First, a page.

The committee. Photo: Press dossier of the album "Y Qué ?! So What".
The committee. Photo: Press dossier of the album "Y Qué ?! So What".

The Committee: The boys jazz wanna have funk

4 minutos / Agapito Martínez

10.04.2019 / Reviews

Every so often, the narrative of Cuban popular music is shaken by the emergence of an unprecedented collective that starts expressions of amazement for its capricious conformation or for the excellent quality of the musicians on its roster. The examples of the Conjunto Matamoros with Benny Moré, Los Amigos, the Cuban Orchestra of Modern Music, Irakere, NG La banda, Opus 13, Afrocuba, Buena Vista Social Club come to mind without pretensions of a meticulous chronology.

Thus, although the roots of its gestation go back two years ago and, for a change, not precisely within our borders, this 2019 surprises us with the emergence of The Committee, a septet made up of nothing more and nothing less than by Harold López- Nussa and Rolando Luna on piano and keyboards, Rodney Barreto (drums), Yaroldy Abreu (percussion), Gastón Joya (electric bass, double bass), Carlos Sarduy (trumpet), and Irving Acao (tenor sax). A true who is who of contemporary Cuban jazz. It is enough to look at his history as session musicians, his works as solo artists (just to mention an example, Harold is part of the Quincy Jones Mack Avenue Records catalog), the lineage of the groups they have been part of or simply his demonstrated virtuosity, that bursts with this first disc titled in an innocent way: And that!? So what, An entire declaration of principles. It is inevitable to ask: Will we be in the presence of a supergroup?

The album proposes nine tracks signed by five of its seven members and reboza of funk, timba, bolero, son montuno, as a sample of the wide possibilities of hybridization and generic miscegenation offered by contemporary Afro-Cuban jazz in the hands of broadly solvent musicians. So, open with the compasses of Gran Vía, funk composed by Harold López-Nussa as an introduction to the ensemble and which, on the verge of six minutes, concludes in a fade-out that remains certain impact to the presentation. Continue with E 'cha, also signed by Harold, an elegant and rhythmic theme that rocks on a suggested cha-cha-cha, jumps into a light montuno and takes up the original motif.

The Gypsy woman, by Gastón Joya, is an interesting composition whose structure was created with the double bass as the protagonist in solo interludes and as free support for the instrumentation.

Irving Acao signs a beguiling ballad in Nothing else and Carlos Sarduy, whose trumpet passages from the time of Interactivo offer ambience and suggestive motives, proposes Carlitos' swing, montuno-timba-jazz with an attached choir designed for the dance floors and that will have a safe place in the concerts of the album that they have agreed to from April of this 2019.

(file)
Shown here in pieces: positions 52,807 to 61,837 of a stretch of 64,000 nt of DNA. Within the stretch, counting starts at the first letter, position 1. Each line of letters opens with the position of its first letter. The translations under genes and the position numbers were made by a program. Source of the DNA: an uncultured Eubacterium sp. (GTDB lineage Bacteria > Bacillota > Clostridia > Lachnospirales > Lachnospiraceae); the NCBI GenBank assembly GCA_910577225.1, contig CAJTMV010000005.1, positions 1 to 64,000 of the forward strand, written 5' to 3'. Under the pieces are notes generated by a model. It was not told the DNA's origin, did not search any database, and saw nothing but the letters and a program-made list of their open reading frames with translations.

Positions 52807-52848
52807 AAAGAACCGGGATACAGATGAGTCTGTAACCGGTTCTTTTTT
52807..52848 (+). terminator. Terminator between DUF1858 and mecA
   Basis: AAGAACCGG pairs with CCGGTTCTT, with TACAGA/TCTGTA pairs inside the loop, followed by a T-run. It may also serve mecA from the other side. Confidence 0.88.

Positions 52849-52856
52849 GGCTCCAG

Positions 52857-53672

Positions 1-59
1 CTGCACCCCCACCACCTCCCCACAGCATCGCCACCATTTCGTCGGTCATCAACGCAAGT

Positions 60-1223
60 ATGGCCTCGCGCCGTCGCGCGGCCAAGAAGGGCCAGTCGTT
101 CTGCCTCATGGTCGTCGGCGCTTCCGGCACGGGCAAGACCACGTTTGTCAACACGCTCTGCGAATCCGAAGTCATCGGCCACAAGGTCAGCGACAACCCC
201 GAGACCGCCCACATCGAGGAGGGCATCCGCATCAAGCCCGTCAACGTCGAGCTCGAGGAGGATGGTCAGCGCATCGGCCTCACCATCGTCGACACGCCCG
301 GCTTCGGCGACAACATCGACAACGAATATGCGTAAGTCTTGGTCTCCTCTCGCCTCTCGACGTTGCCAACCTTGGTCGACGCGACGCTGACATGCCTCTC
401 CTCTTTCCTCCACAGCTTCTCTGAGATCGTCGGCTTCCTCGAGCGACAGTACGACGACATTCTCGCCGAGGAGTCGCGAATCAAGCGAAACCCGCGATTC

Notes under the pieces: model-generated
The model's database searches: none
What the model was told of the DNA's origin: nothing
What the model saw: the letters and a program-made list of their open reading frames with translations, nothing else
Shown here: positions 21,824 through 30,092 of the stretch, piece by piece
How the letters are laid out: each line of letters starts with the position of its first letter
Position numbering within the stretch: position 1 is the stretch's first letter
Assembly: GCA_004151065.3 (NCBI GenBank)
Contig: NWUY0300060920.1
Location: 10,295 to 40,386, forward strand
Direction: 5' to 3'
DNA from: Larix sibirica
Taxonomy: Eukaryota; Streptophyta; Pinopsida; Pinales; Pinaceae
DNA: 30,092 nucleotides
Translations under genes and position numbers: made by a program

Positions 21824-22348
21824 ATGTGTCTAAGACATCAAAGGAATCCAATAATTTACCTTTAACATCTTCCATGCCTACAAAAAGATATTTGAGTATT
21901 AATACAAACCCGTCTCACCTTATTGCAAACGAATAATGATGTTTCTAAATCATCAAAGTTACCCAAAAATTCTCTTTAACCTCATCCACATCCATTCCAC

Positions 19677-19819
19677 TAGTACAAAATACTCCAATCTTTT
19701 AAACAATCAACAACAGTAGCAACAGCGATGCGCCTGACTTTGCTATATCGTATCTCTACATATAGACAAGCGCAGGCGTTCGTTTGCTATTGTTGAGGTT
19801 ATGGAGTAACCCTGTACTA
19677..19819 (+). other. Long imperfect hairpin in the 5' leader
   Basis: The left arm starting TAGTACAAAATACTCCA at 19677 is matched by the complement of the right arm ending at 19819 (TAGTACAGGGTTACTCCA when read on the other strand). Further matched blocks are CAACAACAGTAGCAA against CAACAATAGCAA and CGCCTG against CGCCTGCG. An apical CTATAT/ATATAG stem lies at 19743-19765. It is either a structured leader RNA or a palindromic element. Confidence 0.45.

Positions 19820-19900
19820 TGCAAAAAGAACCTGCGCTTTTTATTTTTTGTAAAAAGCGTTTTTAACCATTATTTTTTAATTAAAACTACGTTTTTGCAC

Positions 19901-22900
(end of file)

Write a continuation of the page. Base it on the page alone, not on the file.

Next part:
Yaroldy Abreu and Rodney Barreto, although they do not sign any theme in this debut, provide a remarkable rhythmic solidity in all this range of music - listen to the afrobeat of Alamar 23, also by Carlos Sarduy- and leave a mark of his skill in Transitions, pearl of Latin jazz to the account of Rolando Luna who also, with his arrangement for They are Emiliano, not only proposes a tribute to such influential Cuban pianist, but allows what undoubtedly is the highlight of the album, for collective and individual lucimiento.

Closing the disc and as a way bonus track, by twisting the iconic and transcendental So what from Miles Davis to the field of Afro-Cuban jazz, rumba included, The Committee denotes at the same time irreverence, freshness and creative force, as well as acting as a gesture to settle debts, recognizing their influences .. Without doubt, we are in the presence of a good debut album, which still does not reflect the full capacity of this new pleasant surprise for Cuban music .. With the cohesion and intercommunication offered by coexistence, rehearsals and tours, we can expect more of these "lions" of Cuban jazz.

A morbid questioning assaults me and has to do with a brief review of musical history, within and beyond our borders, throwing examples of groups that went from the collective creation of their beginnings to a unique leadership. If the rule is imposed instead of the exception, who chairs this Committee?

Agapito Martínez

Economist. Impenitent music lover. Independent manager of poster collections and manager of two rock bands in Cuba.

    More posts

    Leave a comment



    what a sweetie !!!

    More in Reviews

    Help support our magazine

    • Donate •

    Become a Patreon